Thankfully for Democrats, even if they lose their congressional majorities next year, Biden himself won’t be an underdog for reelection in 2024. After all, the last two Democratic presidents were reelected after historically terrible midterms. Democrats lost 54 U.S. House seats in 1994 and 63 in 2010. Yes, they had bigger majorities going into those elections than Democrats have now. But they lost the national House popular vote by an identical 6.8 percent in both midterms, which is pretty bad, particularly since Democrats suffer from a voter-inefficiency problem in House elections (too many voters concentrated in too few districts).
It’s possible for a president’s party to lose a midterm so badly that bouncing back in the next cycle is all but impossible. Consider the man whose unique comeback accomplishment Donald Trump will be emulating if he runs in 2024, Grover Cleveland. The president Cleveland defeated in an 1892 rematch, Benjamin Harrison, was a Republican whose party lost an incredible 93 House seats in the 1890 midterms. This, mind you, was at a time when the House had only 332 members, which means the GOP lost over half their caucus in one cycle (an even worse percentage than in 1894, when Democrats lost a record 125 House seats during the midterm after Cleveland’s comeback triumph). In this era of polarization, nothing like that is going to happen to Democrats in 2022.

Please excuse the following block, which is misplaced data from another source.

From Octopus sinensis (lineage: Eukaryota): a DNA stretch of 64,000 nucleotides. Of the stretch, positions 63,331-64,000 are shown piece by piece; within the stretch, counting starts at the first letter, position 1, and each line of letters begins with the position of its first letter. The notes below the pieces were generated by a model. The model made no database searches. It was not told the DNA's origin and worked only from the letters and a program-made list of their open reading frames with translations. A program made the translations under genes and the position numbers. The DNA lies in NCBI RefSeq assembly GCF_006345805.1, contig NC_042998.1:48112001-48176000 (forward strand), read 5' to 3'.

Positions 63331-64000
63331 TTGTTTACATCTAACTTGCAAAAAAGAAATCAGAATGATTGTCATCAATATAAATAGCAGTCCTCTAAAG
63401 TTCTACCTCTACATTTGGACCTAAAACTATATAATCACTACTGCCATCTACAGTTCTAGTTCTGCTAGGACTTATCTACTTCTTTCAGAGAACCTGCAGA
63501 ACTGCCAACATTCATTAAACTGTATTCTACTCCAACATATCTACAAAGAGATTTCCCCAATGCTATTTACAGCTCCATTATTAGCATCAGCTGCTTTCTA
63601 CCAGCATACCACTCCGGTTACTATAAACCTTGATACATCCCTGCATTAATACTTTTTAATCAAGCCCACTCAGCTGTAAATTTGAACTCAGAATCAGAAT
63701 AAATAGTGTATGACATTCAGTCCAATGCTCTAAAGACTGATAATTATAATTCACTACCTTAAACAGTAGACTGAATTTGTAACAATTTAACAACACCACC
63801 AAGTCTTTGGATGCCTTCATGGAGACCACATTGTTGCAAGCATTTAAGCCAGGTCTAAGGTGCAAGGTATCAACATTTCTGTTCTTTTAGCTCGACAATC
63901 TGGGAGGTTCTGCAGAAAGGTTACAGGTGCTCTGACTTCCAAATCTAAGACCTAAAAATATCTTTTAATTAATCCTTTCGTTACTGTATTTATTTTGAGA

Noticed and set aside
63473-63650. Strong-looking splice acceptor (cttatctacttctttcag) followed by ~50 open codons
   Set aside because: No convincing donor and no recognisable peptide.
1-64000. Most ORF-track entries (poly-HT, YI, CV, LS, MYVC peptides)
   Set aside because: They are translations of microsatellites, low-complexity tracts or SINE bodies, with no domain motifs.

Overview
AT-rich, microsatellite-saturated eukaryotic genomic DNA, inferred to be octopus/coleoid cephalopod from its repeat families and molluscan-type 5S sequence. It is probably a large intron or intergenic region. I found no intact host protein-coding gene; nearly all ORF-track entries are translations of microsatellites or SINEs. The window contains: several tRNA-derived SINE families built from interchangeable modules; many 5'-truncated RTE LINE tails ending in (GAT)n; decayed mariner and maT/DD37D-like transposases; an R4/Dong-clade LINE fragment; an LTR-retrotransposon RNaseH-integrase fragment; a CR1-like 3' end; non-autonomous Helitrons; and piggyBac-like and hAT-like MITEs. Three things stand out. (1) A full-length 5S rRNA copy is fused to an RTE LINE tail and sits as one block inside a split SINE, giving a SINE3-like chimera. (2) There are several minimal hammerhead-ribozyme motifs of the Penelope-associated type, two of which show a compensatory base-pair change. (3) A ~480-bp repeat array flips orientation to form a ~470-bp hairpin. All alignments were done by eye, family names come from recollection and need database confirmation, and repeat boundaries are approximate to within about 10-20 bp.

Looking more broadly at the power of incumbency, there have been 13 sitting presidents since World War II who were on the general election ballot. Nine of them won. The four losers all faced special circumstances. Gerald Ford had not previously been elected to anything more than the U.S. House; he ascended to the vice-presidency and then the presidency when disgraced predecessors resigned, and he pardoned the president who appointed him, the especially disgraced Richard Nixon. Jimmy Carter was caught up in a historical realignment that he had held off four years earlier by carrying his native South, which then resumed a massive Republican trend. George H.W. Bush suffered from a terrible economy but then also a party split (third-party candidate Ross Perot won a lot of previously Republican voters). And we all know about Donald J. Trump, who was impeached twice and seemed determined to offend swing voters.
In retrospect, what’s most remarkable is that Ford and Trump very nearly got reelected despite their handicaps, exhibiting not the weakness but the strength of incumbency. And it’s with that perspective that any early handicapping of a potential 2024 rematch should be considered. Trump benefited from incumbency in 2020, as will Biden in 2024. So the idea that the 45th president has some built-in advantage over the 46th — absent the renewed election coup so many of us fear — doesn’t make a lot of sense.